Problems with Drywall Nailhead Pops and Rust Stains on Walls and Ceilings
By: Danny Lipford
We can see nailhead marks and slight staining where the wall studs are on the interior side of the outside walls and on the ceiling joists of our 35-year-old modular home. Any idea why? -Linda
It’s not uncommon to have a few drywall nail pops on the walls or ceilings of a house over time, due to movement from seasonal fluctuations in temperature and humidity. But if you have lots of popped drywall nails, accompanied by rust stains on the nailheads, you probably have a problem with excessive humidity building up either in your house or inside the walls and attic.
While you can fix the drywall pops, you need to address the excessive humidity issue first to prevent the problem from recurring, and to keep mold and rot from forming in your home.
Start by purchasing an inexpensive hygrometer and monitor the relative humidity inside your home, in the attic, and under the house (if you have a basement or crawlspace) to see if it stays within the optimal range of 30% to 50% throughout the year.
If you find you have a problem with excessive humidity in your house:
- Use vent fans vented to the outside in bathrooms during and for 10 to 15 minutes after bathing or showering (installing a timer switch or humidity sensing fan makes remembering simple).
- Run the stove vent fan vented to the outside when cooking.
- Check your clothes dryer to make sure it’s properly vented to the outside and the vent pipe is clean.
- Vent any gas fireplaces or gas space heaters to the outside.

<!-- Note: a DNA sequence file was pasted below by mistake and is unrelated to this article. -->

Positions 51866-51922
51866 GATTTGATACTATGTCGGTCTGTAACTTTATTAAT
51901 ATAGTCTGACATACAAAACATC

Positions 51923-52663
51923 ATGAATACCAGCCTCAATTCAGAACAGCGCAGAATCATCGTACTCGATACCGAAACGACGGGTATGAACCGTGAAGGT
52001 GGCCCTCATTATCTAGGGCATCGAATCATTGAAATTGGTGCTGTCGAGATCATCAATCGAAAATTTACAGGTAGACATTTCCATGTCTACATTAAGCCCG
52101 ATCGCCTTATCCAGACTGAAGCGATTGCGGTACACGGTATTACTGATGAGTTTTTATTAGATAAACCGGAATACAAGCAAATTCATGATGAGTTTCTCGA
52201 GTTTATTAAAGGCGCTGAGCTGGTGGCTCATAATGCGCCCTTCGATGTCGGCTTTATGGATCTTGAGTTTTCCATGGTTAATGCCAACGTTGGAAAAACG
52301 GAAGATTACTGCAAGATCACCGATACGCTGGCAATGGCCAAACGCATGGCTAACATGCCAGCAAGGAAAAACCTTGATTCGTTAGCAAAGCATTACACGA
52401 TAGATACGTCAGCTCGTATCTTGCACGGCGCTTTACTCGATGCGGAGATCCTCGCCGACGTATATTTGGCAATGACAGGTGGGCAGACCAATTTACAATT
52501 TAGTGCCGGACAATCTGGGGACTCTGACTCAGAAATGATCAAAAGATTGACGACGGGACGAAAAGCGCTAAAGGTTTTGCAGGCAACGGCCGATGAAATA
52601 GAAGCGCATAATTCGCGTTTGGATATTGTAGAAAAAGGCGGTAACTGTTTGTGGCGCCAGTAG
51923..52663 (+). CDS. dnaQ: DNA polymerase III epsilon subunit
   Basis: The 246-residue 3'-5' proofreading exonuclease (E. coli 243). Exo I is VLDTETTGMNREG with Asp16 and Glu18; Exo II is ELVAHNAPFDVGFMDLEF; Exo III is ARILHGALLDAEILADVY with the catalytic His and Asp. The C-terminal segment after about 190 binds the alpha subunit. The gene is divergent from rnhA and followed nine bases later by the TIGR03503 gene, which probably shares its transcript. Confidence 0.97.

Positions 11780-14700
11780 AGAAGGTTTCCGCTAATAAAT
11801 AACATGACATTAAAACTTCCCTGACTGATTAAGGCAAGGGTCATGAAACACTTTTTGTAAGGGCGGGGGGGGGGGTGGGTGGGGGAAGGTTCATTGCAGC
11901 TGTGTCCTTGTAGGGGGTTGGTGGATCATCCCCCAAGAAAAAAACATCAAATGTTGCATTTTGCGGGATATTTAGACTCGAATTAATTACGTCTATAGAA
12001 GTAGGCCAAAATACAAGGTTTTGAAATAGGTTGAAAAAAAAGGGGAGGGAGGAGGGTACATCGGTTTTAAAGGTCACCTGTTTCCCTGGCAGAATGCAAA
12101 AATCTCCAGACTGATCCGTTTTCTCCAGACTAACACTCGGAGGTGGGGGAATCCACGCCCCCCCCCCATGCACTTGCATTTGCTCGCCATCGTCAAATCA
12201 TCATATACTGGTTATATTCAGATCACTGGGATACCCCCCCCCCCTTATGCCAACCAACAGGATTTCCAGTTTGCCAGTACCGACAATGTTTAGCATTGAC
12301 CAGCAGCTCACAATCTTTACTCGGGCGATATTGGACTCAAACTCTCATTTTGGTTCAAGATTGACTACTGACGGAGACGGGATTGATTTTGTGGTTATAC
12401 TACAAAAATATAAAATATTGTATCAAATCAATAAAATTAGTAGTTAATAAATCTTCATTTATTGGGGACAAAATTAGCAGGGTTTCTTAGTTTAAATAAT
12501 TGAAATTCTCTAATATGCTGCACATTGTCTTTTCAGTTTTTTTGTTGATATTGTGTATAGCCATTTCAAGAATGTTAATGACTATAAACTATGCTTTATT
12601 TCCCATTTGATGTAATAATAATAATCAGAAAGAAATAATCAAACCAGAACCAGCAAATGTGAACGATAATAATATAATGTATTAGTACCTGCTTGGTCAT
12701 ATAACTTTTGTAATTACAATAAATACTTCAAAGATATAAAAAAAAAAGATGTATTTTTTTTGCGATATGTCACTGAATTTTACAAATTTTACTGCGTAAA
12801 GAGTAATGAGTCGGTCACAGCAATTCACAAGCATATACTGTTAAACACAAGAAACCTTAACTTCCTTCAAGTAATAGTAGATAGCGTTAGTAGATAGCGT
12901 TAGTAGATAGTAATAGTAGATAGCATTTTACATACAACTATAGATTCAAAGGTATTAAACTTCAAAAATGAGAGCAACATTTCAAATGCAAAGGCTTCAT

- Run air conditioning during humid days in the summer.
- Seal up any cracks or gaps on the outside of your home with caulk or expanding foam.
- Check and repair weather stripping around doors and windows.
- Cover the ground in the crawlspace under your home with plastic, and make sure all foundation vents are unblocked and open.
- Check attic insulation for dampness, and make sure you have adequate ventilation in your attic through soffit vents, ridge vent, and/or gable vents. Power attic vents may be needed if humidity is too high in the attic.
- As a last resort, install a dehumidifier.
Once you have the humidity in your house under control, repair the worst of the drywall nail pops, apply a stain blocking primer to the walls and ceilings to cover the rust stains, and topcoat with latex wall and ceiling paint.
Good luck with your project,
- How to Repair a Popped Nail in Drywall (video/article)
- How to Prevent and Remove Mold (article)
- How to Reduce Mold and Moisture Under Your Home (video)
- Importance of Proper Attic Ventilation (video)